|Figure 1. HPLC plot of the first highly polar compound that was found in the ethanolic extract of P. edulis leaves.|
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|Figure 2. HPLC plot of the second highly polar compound that was found in the ethanolic extract of P. edulis leaves.|
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Effect of the extracts on cell viability
The effect of the extracts on Caco-2 and SW480 cells viability was significant after 24 hours of treatment for concentrations higher than 5%. As shown in Table 1, the effect is stronger on Caco-2 cells at 24 hours of treatment; however, after 96 hours, SW480 cells displayed a greater reduction on cell viability than Caco-2 cells, independent of the extract concentration.
Likewise, the IC50 was estimated for the extract on both cell lines, after 48 hours of treatment. For SW480 cells, it was found an IC50 with a concentration of 16.5% (379 μg/ml) of the extract; on the other hand, for Caco-2 cells, the IC50 was calculated with a concentration of 21.3% of the extract (487 μg/ml) (Data not shown). It is important to note that these concentrations are higher than those evaluated in our experiments.
Evaluation of the antiproliferative effect of the extracts
SW480 and Caco-2 cells were exposed to the extract at 5%, 5.5%, and 7%, in order to evaluate its antiproliferative potential. As shown in Table 2, it was observed a significant reduction of ACE and RCE values in both cell lines, as the concentration of the extract was increased, being stronger the effect over Caco-2 cells; therefore, the antiproliferative effects were attributed to the P. edulis extract.
Effect of the extracts on the distribution of cell cycle phases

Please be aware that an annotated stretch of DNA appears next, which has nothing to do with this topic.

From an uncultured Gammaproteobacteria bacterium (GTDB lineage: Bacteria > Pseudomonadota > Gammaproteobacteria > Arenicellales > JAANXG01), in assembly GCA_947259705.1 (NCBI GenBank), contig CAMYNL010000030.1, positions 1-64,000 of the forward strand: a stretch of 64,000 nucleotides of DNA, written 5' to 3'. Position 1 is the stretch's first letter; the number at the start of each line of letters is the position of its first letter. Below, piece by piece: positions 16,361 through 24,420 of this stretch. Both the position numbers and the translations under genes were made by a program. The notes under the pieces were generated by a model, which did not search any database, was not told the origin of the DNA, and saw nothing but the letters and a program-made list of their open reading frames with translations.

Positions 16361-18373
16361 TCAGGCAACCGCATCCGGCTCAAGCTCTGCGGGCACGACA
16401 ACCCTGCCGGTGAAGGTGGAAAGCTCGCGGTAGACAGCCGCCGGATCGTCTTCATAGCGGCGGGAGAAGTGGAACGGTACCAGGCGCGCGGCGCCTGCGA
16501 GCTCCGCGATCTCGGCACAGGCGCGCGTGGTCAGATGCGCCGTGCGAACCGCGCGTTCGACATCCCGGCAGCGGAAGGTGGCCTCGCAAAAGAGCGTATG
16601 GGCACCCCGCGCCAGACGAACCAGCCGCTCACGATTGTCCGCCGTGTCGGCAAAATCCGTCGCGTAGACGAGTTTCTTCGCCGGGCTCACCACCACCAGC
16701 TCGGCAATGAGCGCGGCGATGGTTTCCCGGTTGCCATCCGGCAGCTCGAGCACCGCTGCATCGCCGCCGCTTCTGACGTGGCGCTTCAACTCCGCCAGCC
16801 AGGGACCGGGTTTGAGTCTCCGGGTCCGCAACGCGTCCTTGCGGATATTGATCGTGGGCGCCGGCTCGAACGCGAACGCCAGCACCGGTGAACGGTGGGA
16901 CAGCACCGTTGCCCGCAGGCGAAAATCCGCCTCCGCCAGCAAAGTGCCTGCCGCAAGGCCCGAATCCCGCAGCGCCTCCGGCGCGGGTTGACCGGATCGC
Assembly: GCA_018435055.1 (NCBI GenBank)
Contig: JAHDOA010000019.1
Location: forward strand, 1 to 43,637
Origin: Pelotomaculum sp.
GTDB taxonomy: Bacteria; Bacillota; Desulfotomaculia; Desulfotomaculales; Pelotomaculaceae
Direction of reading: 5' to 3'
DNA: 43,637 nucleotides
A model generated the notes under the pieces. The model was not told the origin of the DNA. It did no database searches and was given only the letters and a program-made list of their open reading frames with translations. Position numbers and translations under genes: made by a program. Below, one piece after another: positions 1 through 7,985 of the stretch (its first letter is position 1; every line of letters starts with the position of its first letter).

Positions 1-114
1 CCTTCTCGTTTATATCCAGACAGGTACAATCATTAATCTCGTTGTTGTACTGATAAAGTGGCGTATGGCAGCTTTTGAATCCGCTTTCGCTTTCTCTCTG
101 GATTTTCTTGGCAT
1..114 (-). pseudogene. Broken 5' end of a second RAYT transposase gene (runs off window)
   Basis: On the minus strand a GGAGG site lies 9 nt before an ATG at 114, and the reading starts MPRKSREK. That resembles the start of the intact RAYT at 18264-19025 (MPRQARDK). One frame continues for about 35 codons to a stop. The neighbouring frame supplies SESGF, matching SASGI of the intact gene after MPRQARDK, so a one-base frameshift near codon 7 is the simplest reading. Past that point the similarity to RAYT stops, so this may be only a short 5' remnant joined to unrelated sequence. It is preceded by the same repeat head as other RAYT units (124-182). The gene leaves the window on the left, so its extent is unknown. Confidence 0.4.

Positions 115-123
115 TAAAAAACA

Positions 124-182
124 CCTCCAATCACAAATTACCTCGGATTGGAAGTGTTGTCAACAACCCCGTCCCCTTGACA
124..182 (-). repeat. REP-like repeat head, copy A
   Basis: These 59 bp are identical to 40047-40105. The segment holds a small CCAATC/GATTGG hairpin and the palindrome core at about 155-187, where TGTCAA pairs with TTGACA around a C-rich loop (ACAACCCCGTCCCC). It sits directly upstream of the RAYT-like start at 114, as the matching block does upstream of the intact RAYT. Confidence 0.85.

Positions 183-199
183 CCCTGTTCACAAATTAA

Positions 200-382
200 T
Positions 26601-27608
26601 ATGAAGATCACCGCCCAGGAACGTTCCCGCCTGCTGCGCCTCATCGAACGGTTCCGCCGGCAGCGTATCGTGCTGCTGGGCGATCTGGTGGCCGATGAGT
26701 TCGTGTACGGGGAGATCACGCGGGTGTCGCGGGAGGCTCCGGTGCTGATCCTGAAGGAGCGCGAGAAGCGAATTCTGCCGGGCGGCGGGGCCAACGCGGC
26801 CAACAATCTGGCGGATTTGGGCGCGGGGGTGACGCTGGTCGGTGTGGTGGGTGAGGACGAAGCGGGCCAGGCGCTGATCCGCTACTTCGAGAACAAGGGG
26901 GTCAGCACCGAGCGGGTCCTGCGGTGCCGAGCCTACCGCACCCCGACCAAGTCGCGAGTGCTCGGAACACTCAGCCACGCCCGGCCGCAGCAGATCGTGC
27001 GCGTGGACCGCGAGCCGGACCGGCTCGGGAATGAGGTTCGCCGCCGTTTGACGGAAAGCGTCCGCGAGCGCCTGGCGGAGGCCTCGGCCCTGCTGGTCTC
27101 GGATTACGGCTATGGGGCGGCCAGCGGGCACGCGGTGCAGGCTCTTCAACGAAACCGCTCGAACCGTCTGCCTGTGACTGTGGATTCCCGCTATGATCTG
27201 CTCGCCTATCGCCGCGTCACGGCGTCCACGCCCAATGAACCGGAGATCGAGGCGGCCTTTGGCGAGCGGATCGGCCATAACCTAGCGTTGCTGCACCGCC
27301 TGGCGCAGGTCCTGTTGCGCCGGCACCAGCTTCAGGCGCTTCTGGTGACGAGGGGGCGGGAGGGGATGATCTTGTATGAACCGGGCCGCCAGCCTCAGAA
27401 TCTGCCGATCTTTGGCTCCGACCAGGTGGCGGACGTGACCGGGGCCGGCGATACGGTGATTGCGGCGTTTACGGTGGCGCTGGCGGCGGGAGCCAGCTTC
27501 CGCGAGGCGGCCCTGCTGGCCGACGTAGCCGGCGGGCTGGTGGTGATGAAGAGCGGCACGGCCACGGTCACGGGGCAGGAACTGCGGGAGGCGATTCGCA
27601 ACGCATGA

In both cell lines, alterations in the distribution patterns of cell cycle phases were observed, being the increase in SubG1 population (which indicates DNA fragmentation) and the decrease in G2/M population, the more remarkable observations. These variations were proportional to the concentration of the extract, since as the concentration was increased, greater was the effect of the treatments on both cell lines.
SW480 cells showed an increase in hypodiploid events of up to 57.7% compared to the negative control, whose average SubG1 population was 13.6% (Fig. 3). Besides, the effect of the extract on SW480 cells resulted in a reduction of the proportion of cells in the other phases (G0/G1, S, and G2/M), significant difference (p < 0.005).
On the other hand, Caco-2 cells treated with the same concentrations showed less variation in the distribution of the cell cycle compared with SW480 cells; however, they also exhibited an accumulation of events in the hypodiploid subpopulation of up to 11.8% compared to the negative control. Furthermore, the extract produced an increase in cell proportion in the S phase and a decrease in G2/M on Caco-2 cells (Fig. 4).
Cell death-inducing effect of the extracts
The results show the potential of the extract to induce necrosis and/or apoptosis in SW480 and Caco-2 cells. The effect on SW480 is shown in Table 3 and Figure 5, where a displacement toward the Q3 quadrant that corresponds to necrotic cells was observed. When the average values of each event were compared, the extract was found to have produced a reduction in the percentage of viable cells and an insignificant increase (when compared to the negative control) in early apoptotic (p = 0.8228) and late apoptotic cell subpopulations (p = 0.6038). The negative control presented an average proportion of necrotic cells of 9.6% and the treatments induced a statistically significant increase in the average values of necrotic cells to 13.6%, 14.6%, and 30.2%, for extract of 5%, 5.5%, and 7% (p = 0.0018).